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21 Eylül 2011 Çarşamba

I Do, Me Done: Mead's Theory of Self

According to Mead, the self is established when an individual constitutes the unity of “I” and “me” through the interaction of both as an object and subject. “Me” is a set of attitudes that are organized in the society, whereas “I” is the organism that responds to it; so that, “me” is a product of society existed before, “I” was there i.e. “I” is the reorganization of this product, co-operatively in the mind and in the society. Further, Mead clarifies his point drawing on gestures, he says that, when we are gesturing; we do the action (as “I”) and we know what the respond to our action is going to be (as “me”) and when we receive the same action from the other (as “self”).
The structure of “me” and “I” internalizing it is not I something that we have not heard before, in Durkheim’s understanding, there are social facts in all societies –norms, social structures, values– completes the harmony in the society and individuals born into these social facts, then they start to internalize these facts (especially nonmaterial ones) to become social actors.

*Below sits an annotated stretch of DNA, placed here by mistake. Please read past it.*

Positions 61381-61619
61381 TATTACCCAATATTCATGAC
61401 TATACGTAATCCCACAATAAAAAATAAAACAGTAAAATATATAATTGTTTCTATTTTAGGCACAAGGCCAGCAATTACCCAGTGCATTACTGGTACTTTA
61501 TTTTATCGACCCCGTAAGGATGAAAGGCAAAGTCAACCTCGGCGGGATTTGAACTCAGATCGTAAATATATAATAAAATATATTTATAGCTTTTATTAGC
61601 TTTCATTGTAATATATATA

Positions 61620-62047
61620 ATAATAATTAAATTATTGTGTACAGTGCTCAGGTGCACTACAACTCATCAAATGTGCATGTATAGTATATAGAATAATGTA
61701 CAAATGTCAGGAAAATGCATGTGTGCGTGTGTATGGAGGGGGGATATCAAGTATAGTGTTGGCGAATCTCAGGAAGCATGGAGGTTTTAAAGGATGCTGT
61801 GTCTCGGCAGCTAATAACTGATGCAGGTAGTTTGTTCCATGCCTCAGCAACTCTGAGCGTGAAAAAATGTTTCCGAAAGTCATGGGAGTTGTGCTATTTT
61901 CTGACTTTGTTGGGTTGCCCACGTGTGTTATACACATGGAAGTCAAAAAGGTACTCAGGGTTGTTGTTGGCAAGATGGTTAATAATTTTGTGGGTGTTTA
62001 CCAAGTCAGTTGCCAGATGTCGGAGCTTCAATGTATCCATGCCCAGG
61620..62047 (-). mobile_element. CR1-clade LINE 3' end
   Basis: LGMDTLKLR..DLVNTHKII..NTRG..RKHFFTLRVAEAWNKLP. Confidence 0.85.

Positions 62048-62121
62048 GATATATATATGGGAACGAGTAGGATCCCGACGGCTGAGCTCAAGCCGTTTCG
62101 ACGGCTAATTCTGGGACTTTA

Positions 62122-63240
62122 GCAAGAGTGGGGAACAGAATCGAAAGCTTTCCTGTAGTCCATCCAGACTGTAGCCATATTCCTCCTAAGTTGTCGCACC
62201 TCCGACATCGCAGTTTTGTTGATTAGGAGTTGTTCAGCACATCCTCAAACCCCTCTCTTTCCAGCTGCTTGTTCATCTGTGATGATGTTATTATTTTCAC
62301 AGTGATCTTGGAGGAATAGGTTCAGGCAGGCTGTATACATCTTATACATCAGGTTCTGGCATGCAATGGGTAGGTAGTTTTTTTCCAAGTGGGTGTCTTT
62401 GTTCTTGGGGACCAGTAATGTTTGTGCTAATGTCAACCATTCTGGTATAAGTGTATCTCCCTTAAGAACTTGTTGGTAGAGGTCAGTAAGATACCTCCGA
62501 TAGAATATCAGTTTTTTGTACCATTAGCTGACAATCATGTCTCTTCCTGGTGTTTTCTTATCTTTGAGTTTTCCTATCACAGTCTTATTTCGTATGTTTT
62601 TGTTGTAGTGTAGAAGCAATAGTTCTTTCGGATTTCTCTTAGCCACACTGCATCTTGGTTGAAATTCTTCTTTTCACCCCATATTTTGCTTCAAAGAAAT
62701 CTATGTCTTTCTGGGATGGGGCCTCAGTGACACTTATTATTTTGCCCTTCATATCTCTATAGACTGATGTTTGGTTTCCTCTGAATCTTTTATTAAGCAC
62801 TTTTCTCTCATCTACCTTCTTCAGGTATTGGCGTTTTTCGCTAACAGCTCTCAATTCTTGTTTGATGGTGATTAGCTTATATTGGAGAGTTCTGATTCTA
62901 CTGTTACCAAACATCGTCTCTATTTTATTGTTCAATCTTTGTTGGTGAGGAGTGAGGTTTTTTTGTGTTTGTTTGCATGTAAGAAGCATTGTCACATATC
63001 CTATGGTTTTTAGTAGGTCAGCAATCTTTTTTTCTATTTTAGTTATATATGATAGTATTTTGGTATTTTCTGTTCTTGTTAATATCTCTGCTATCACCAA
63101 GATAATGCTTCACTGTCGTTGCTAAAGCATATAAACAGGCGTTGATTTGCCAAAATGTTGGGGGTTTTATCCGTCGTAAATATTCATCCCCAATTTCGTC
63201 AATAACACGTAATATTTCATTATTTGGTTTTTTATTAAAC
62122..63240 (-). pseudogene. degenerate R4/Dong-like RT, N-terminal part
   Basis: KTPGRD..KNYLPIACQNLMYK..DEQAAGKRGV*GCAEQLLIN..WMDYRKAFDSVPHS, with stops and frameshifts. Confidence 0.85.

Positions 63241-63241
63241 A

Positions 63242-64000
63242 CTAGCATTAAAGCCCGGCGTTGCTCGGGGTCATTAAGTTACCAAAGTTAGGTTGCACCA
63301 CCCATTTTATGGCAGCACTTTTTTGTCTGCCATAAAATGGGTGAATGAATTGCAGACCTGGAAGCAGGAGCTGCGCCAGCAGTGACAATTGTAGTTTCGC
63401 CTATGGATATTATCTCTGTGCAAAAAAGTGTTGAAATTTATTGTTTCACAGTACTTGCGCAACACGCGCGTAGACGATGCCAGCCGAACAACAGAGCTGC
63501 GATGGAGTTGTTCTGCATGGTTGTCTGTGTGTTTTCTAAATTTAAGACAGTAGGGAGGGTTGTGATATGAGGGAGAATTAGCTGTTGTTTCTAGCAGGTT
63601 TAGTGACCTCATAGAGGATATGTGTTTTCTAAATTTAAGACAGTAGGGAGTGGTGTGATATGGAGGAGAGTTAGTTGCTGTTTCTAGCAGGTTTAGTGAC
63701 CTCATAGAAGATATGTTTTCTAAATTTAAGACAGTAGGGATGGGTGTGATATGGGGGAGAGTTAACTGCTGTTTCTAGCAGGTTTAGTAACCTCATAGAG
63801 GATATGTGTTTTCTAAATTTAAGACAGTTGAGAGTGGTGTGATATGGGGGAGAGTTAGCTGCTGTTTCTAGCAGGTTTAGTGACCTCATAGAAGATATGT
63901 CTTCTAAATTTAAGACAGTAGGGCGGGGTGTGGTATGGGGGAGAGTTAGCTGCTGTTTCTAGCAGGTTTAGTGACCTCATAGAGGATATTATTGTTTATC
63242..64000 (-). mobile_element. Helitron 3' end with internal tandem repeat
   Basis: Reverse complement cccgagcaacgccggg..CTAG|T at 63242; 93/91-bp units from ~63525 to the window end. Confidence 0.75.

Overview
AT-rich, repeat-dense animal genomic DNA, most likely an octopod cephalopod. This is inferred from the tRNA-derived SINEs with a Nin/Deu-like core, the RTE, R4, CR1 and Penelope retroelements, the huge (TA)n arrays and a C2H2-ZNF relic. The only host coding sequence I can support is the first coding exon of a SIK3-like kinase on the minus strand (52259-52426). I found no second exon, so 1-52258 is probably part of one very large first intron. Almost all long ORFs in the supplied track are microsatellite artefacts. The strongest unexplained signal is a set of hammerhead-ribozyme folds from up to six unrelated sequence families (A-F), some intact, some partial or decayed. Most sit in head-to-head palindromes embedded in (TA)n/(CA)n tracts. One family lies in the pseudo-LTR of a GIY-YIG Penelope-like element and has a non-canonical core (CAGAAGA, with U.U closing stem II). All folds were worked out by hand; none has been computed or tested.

Besides being the science of social facts, sociology is, in micro level, the science of bodies. By bodies, I mean, not the physical one but, rather the one that as in the use of “somebody, anybody or nobody”, so that; even at the smallest level what these bodies are doing, as Mead illustrated by the example of gestures, is a matter of complex and meaningful set of stories, memories, practices and so on. Therefore, they are only open to be studied in terms of these elements, further these elements must, socially, be responded by the other actors in the community. However, the both theorists lead me to ask “then what does the self-interest and the actions driven by it is standing for, if ‘me’ is that much subject?” The answer that I have is clear; the self-interest is not conceptualized here not as, the feeling that leads to selfishness, but in a greater correspondence with the responsibilities and promises of the individual’s interaction, so that is the “me” concept in Mead’s thought. This article was good for me to analyze the bigger pictures in modern societies by looking at small parts.

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